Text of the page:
That’s right, Amie. And, and I think the point is really that you can, going back to the original question – what does it cost?- you can buy a franchise at any level. But you will probably have to add in all of the extras that you’ve mentioned to what looks like the initial cost. So just a little bit of homework to do before you can kind of get the total cost involved, but you can buy a franchise at almost any price.
Thank you for your insights as always, Sarah, and as usual in the show notes. Below, we’ve got more information about the topic and is, and as with everything in franchising, there are crossovers and connections with other topics. So don’t forget to check out crucial podcasts, including can you afford a franchise? It’s the perfect pairing with this episode. And if you need a little inspiration, have a listen to our Spill the Biz series, interviews with founders and leaders in Australian business. Thank you for listening.
Buying a franchise can be an affordable purchase, or a major investment. Franchise brands operate right across the price spectrum so it’s a matter of matching your budget to what’s available.
However the sale price is unlikely to be the final figure that you will spend. What’s included in the cost of a franchise varies, with a number of factors that determine that. Then there will be the added extras.
Key points highlighted
In this podcast we consider the broad price range of franchises, discuss what could be included in the cost and what’s not, and where to go to get more advice.
What it costs to buy franchise is dependent on a number of factors.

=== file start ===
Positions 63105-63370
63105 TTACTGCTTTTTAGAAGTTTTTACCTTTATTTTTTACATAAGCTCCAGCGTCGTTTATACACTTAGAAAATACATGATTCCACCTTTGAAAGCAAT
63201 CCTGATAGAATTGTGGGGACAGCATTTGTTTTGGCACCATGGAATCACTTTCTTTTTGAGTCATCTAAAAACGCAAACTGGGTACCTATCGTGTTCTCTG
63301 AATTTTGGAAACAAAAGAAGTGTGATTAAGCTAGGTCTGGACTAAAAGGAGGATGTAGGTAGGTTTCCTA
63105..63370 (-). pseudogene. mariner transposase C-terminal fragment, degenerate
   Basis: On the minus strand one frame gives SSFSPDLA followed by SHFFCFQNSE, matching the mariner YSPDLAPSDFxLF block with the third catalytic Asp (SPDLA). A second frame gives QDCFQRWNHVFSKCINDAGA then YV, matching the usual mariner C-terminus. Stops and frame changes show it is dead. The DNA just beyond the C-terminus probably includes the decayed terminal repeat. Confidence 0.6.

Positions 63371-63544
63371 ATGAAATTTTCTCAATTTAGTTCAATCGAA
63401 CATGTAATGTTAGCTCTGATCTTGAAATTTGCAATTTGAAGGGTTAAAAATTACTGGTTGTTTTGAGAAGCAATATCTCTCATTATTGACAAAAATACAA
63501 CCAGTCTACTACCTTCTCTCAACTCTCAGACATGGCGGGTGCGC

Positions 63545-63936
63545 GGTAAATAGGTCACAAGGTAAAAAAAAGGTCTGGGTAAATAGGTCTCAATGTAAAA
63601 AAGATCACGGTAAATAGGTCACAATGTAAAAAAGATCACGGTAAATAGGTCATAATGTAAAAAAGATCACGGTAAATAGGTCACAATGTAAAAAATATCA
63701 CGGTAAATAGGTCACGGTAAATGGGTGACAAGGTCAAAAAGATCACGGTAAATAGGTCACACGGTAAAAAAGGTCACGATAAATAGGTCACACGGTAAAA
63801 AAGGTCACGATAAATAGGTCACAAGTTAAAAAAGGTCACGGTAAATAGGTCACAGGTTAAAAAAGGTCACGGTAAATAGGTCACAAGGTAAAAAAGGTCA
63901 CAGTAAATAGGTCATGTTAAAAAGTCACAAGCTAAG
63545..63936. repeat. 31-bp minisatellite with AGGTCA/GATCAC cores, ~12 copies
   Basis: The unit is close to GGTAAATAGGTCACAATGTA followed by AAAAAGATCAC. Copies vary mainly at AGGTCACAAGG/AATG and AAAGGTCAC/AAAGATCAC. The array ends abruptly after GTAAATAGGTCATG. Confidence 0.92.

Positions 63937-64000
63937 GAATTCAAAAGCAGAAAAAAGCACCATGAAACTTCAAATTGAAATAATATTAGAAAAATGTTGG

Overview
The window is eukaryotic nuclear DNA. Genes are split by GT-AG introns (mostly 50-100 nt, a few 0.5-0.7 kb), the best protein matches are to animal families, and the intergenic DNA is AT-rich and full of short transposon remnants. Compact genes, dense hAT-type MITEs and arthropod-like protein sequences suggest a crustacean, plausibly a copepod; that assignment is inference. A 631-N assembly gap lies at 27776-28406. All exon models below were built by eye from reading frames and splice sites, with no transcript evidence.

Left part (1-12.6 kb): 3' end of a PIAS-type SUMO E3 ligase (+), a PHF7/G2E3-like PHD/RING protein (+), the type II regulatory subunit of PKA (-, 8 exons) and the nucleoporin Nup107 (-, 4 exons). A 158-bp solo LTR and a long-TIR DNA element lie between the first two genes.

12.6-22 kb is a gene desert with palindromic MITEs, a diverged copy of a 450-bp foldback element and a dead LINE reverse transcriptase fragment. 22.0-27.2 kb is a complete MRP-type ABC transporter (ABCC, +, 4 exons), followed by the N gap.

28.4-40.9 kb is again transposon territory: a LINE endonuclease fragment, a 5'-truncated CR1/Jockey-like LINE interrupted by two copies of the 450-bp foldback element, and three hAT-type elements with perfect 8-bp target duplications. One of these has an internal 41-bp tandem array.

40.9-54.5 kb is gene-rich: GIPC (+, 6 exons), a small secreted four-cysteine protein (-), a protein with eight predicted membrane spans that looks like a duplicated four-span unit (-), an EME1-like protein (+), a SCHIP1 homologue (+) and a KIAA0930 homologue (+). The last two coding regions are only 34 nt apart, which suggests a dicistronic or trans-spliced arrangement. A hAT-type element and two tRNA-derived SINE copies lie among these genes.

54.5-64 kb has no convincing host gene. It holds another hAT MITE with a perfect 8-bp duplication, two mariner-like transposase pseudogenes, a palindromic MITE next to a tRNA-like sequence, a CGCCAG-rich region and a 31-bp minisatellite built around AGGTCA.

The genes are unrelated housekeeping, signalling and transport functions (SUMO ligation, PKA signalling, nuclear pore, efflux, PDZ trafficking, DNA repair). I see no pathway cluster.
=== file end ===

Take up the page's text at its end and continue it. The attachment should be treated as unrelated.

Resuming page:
It’s worth getting a second opinion on what a franchise costs before committing to the purchase. It is important when seeking advice from an accountant that your chosen expert understands the nuances of franchising. The Franchise Accountants Network and the Franchise Council of Australia are useful resources.
You can find out more about due diligence and the steps to take before you buy on the ACCC website.
Download your free handbook
Inside Franchise Business has produced a Franchise Handbook. This free downloadable guide brings together the most useful and important information and expert advice on buying a franchise. It’s also available in bite-sized articles so you can select what you want, when you want.
You can also listen to the Buying a franchise podcast series. This is an easy way to digest useful information about the buying process and what to look out for as you research franchising.
We recommend obtaining professional advice from an accredited advisor before relying on information in this podcast. The publisher, the authors, the editors, as well as all their respective employees and agents, shall not accept responsibility for loss or damage arising from reliance on information in this publication.